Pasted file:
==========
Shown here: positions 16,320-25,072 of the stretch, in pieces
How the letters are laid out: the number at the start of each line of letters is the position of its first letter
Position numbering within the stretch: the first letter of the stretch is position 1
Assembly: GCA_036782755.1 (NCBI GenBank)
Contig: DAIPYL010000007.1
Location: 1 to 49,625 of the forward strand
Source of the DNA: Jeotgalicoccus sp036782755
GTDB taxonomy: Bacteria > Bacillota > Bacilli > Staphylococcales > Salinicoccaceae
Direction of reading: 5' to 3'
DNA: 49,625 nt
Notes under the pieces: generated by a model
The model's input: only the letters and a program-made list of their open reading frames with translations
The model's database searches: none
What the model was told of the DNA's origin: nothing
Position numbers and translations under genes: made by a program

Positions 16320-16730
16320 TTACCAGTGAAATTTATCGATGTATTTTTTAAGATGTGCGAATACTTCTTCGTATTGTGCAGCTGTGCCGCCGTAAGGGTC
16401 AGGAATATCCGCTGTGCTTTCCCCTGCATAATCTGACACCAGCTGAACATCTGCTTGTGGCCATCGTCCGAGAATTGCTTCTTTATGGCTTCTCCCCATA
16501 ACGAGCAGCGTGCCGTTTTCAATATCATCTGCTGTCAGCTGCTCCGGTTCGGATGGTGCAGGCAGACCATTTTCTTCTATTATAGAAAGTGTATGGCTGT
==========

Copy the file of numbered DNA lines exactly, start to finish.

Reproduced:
Shown here: positions 16,320-25,072 of the stretch, in pieces
How the letters are laid out: the number at the start of each line of letters is the position of its first letter
Position numbering within the stretch: the first letter of the stretch is position 1
Assembly: GCA_036782755.1 (NCBI GenBank)
Contig: DAIPYL010000007.1
Location: 1 to 49,625 of the forward strand
Source of the DNA: Jeotgalicoccus sp036782755
GTDB taxonomy: Bacteria > Bacillota > Bacilli > Staphylococcales > Salinicoccaceae
Direction of reading: 5' to 3'
DNA: 49,625 nt
Notes under the pieces: generated by a model
The model's input: only the letters and a program-made list of their open reading frames with translations
The model's database searches: none
What the model was told of the DNA's origin: nothing
Position numbers and translations under genes: made by a program

Positions 16320-16730
16320 TTACCAGTGAAATTTATCGATGTATTTTTTAAGATGTGCGAATACTTCTTCGTATTGTGCAGCTGTGCCGCCGTAAGGGTC
16401 AGGAATATCCGCTGTGCTTTCCCCTGCATAATCTGACACCAGCTGAACATCTGCTTGTGGCCATCGTCCGAGAATTGCTTCTTTATGGCTTCTCCCCATA
16501 ACGAGCAGCGTGCCGTTTTCAATATCATCTGCTGTCAGCTGCTCCGGTTCGGATGGTGCAGGCAGACCATTTTCTTCTATTATAGAAAGTGTATGGCTGT